Grounds For Optimists

Is Science Fiction really dead? No!

So why do people claim it is?

It's time to take a look at the bookshelves. No, not those at home, but those of your local bookshop. Bookshops vary enormously from place to place; they may be large pleasant places, full of quiet music and people, they may be small, filling a corner on a back street, they may even be a W.H. Smith. But in most cases they will stock Sf and fantasy, some having large areas dedicated to the genres, some just a few shelves. All these shelves, wherever they are, are full of books. However, it often seems that there is nothing on them worth reading...

So how can you, the discerning and literate reader, find the hidden treasures? They are probably on those very shelves, surrounded by copies of Dungeon Barbarian's Interminable Quest Volume VIII and Right-Wing Mercenaries With Big Guns Conquer the Universe...Again. But finding these worthies is no easy job, as the figures that the Sf newspaper Locus provides in its annual market survey show. During 1992, over 1,800 genre works (Sf, Fantasy and Horror) were published in the USA (an 8% decrease compared to the previous year!) and 822 in Britain, including reprints. That's over two a day. Even if the fastest reader managed to keep up with the publishers by reading the 424 new books, they'd at least have trouble paying for them all, with prices of at least a fiver per volume...

Theodore Sturgeon was said to have stated that 90% of everything is crap. In these high production nineties that means there's a large pile of wasted wood pulp. In that long ago time of the 50's and 60's the smaller amount of genre fiction let the gold shine through the mud, as a reader panned through the formulaic space operas for future classics. Word of mouth carried news of the promise of new writers, enabling readers to find what they wanted more effectively. Though purists may attempt to deny the power of the grass roots, the current literary standing of Dick and Ballard was a result of people enjoying their work and telling their friends. The critical prominence of Dick has only really come about through the academic work of dedicated fans, though true appreciation had to wait until after his death.

So where today can we find that vibrant pulse of exciting, relevant speculative fiction. is it hidden in the dying spark of the cyberpunks as they fade away in share-cropped gameboy netspaces? Is it espoused in the gender politics and polemics of feminist Sf? Where can we find that old sense of wonder, or that New Worlds spark of prose adventure? And how do I find it?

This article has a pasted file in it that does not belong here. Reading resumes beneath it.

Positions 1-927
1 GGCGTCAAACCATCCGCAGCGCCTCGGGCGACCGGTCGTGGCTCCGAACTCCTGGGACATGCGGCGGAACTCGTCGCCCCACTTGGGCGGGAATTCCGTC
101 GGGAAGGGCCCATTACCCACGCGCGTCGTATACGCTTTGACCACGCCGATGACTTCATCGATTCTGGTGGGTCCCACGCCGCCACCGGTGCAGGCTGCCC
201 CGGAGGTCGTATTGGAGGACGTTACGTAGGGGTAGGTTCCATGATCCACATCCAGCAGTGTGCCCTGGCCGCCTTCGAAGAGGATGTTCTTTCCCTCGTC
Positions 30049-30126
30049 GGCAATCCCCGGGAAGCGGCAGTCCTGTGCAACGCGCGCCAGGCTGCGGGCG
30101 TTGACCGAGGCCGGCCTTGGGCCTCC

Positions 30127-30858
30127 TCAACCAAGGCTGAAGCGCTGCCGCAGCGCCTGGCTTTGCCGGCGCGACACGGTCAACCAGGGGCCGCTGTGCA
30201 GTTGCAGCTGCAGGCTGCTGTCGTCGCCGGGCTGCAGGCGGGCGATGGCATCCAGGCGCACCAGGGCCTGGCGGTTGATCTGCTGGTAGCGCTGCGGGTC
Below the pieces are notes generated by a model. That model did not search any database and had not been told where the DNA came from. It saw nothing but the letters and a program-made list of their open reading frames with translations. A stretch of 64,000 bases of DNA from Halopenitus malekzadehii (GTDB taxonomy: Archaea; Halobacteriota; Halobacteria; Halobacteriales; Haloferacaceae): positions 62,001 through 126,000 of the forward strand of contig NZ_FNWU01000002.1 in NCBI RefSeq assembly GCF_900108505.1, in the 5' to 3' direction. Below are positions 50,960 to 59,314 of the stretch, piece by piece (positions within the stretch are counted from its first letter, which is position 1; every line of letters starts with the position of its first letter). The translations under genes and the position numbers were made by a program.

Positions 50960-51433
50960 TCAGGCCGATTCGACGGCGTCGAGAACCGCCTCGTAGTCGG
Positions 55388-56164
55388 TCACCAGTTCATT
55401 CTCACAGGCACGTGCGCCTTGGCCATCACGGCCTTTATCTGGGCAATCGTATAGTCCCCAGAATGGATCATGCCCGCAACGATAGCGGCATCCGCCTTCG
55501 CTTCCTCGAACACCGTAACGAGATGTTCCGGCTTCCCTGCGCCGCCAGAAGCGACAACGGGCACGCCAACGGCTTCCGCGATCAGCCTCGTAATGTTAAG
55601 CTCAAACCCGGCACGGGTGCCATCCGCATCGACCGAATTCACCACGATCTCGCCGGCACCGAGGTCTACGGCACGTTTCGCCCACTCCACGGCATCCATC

It is time to return to the roots of written Sf, taking another look at the short stories in the magazines and original anthologies and collections. It was in such pages that many revolutions in style have occurred, that the New Wave lit its first torches and Bruce Sterling's paper army of cyberpunks raised the banners in their attempt to redefine Sf. For the past six years I've found Gardner Dozois Best Sf collections to be a springboard into the depths of fiction. It was in these pages I found the ever-changing Walter John Williams, the calculated high weirdness of Howard Waldrop and the lyrical prose of Karen Joy Fowler. Going back to 1992's number, I find a collection of stories that in turn amused, moved and enthralled me. Consider two very different stories from this volume...

Nancy Kress, Beggars in Spain: At first glance just another dystopian story of genetic engineering, it rapidly becomes a forceful morality tale, contrasting and examining intolerance and acceptance, love and indifference, whilst exploring the relationships of a modified human with her 'normal' sister, her family and her peers.

Ian McDonald, Fragments of Analysis of a Case of Hysteria: A postmodernist scrawl through a psychiatric history, that may or may not be precognition of death camps awaiting the protagonist, an emotional journey into the depths of the twentieth century's darkest nightmare.

So if the roots of written SF are the short story, then what of the fruit of the plant, the novel?

Fresh grown from the pages of Interzone and Asimov's we find Australia's bright new hope, Greg Egan. As Quarantine starts to wander out on that word of mouth trail there are copies being passed from hand-to-hand in pubs, its' mixture of hard boiled detective tropes a la Spillane, altered states of consciousness and far-out quantum physics synthesising something new and brave. Following a similar path is Geoff Ryman's The Child Garden, battered copies taking their places on student bookshelves, telling of the role of art in changing the changeless. Then there is Vernor Vinge's A Fire Upon the Deep, with its catchphrase memes leaving their marks on our fledgling cyberspace, its radical hard Sf coating an examination of how we communicate in our shiny new information age, ultra-intelligent, transcendent powers influencing the actions of individuals and civilisations.

From where I sit, there is still subversion and exploration out there on the shelves, there is relevance, there is literature.

Everywhere I look, the signposts to the future, and the present, of written Sf are clear, printed on the pages of magazines, in the indices of anthologies. They are there in the reference books, in the discussions of Sf groups around the country. Just keep an ear to the ground and you'll find your way through the maze of modern publishing and see that Sf is not dead. who knows, maybe the next book you'll pick up is that classic you've always been looking for...